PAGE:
Celebriel writes: Saturday began with a DragonCon favorite, the annual parade from Woodruff Park back to the hotels. Ringers were very well represented, with a large and well organized contingent. Star Wars Storm Troopers led off the parade, a DragonCon tradition, and other popular contingents included Pirates of the Carribbean, Star Trek, Star Wars, Harry Potter, and Anne McCaffrey’s Pern. The streets were lined with DragonCon attendees and locals, still and video cameras in hand, cheering the parade participants.
Appropriately enough, the first session after the parade was Magic Unraveled: Discovering The Wonder of Costuming in Middle Earth. This workshop featured a panel of five LOTR experts sharing inside information on creating the perfect costume. A few tips:
Jules Kelly of the popular costuming website Alley Cat Scratch showed how to make an Elvish cloak. “Swirlability is everything about cloaks,” she explained, adding that the half-circle Elvish cloak was designed to reveal the costume underneath. Tips: Be sure to place the clasp low enough so the weight of the cloak doesn’t strangle you, and try adding fishing weights to the hood to achieve the right look.
Suzanne Daley, a big Legolas fan, explained how working in suede and leather is different from working in fabric. She advises using a three-sided leather needle that pierces the leather, and selecting the needle size based on the thickness of the leather. Try to avoid re-sewing leather as it weakens the material. Tips: Use long (basting) stitches in sewing and patch holes in leather with contact cement or rubber cement.
Laura Bradway talked about children’s costumes. She stressed that children cannot endure the discomfort of too many layers of costumes, so simple is better. To get the maximum life out of children’s costumes, use stretch fabric, elastic waists, and big hems that can be let down.
Jessica Duncan reviewed various types of elf ears, from simple and convenient ones applied with spirit gum and blended in with foundation makeup to hand molded gelatin ears made from individual ear casts (the type used in the films). While gelatin ears look great, they melt from body heat and lights. And while making the ear molds is the hardest part, a good set of molds will last indefinitely.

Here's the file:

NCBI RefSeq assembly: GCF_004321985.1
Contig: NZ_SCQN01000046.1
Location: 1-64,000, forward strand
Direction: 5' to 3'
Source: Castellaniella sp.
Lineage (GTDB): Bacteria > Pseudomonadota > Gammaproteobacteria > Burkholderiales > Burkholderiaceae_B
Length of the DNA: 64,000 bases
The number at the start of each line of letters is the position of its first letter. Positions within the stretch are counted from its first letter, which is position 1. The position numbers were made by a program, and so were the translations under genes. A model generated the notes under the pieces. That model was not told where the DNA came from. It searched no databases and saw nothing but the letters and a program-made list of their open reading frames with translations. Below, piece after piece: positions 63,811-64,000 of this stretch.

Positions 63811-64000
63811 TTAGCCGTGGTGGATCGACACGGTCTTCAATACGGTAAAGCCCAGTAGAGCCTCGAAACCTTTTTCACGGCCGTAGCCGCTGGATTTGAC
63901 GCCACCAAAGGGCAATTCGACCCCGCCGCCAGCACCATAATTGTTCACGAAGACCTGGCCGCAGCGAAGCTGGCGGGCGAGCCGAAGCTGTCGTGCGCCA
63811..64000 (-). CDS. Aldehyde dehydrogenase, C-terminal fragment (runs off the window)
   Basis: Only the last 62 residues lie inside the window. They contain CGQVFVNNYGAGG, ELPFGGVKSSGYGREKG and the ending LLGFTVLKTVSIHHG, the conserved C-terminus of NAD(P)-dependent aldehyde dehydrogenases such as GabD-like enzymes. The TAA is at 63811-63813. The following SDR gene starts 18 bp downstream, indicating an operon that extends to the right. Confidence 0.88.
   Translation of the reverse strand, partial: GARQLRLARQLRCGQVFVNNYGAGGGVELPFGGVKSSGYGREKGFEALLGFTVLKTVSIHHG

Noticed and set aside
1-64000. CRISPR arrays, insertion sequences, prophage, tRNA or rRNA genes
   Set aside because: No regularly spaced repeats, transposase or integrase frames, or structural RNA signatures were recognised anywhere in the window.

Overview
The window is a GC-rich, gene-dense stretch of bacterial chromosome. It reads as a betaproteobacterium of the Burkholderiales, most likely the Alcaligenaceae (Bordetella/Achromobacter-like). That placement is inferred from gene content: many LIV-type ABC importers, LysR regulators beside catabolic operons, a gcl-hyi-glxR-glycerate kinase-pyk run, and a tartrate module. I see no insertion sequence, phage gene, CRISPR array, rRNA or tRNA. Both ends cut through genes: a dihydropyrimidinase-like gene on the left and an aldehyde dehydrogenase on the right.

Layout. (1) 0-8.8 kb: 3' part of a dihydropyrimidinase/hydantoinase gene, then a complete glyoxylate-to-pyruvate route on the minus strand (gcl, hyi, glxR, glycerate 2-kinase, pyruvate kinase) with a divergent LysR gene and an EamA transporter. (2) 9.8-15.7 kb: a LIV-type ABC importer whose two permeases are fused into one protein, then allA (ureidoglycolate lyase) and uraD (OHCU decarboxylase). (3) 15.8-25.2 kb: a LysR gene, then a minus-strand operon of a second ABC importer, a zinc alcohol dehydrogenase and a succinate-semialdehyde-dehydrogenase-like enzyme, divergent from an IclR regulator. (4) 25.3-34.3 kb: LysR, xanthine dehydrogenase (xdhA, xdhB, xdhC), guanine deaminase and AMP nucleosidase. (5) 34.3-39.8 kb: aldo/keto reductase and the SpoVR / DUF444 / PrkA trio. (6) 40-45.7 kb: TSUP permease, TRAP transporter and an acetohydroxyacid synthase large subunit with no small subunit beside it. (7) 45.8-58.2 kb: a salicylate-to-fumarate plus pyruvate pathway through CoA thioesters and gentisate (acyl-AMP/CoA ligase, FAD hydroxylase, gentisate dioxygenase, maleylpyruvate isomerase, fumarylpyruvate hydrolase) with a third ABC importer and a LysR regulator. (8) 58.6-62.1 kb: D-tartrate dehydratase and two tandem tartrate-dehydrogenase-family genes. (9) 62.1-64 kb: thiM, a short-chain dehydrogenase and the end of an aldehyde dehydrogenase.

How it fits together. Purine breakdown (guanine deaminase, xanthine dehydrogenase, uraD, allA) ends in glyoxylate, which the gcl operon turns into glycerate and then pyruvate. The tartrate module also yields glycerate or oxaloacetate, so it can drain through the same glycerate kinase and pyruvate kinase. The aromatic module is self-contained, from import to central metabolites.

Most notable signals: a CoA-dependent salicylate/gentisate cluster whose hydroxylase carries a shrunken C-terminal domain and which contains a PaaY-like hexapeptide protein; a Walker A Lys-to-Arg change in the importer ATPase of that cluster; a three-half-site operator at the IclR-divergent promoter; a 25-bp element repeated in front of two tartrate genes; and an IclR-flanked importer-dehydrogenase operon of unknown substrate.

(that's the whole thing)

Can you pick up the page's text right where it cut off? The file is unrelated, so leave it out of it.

WeeTanya has already summarized Anne Petty’s wonderful talk on Tolkien’s dragons and how he created unique characters out of these rich symbols rooted in myth. Later in the afternoon, TORn staffers including Balin presented The Road Goes Ever On, featuring a detailed look (SPOILERS!) at the extended edition of Return of the King, due out in time for the Christmas market. (Exact date not yet confirmed by New Line Cinema.) Every additional sequence planned for the four hour and ten minute film, most confirmed and some speculated, was reviewed, including its place in the film and how it deepened our understanding of character and action. Without revealing too much here, as a general comment it can be stressed that the extended edition presents a film that moves ever closer to the book.
Mindy Singer spoke on the in’s and out’s of developing your own unique costume using books or movie characters to inspire you. One of the things she suggested to profile and observe the common themes of the race you are portraying and work that into your own costume.
Quimbie Olmstead who headed up the panel. Beyond keeping things running smoothly, she offered attendees a list of sites to get them started on the path to making their own costumes. She also gave them ideas on do’s and don’ts for in costume behavior.
New images from the programing track and of outstanding Ringer costumes!
Sunday kicks off with a session on LOTR weaponry followed by Anne Petty on Tolkien’s Finnish Connection. Stay tuned!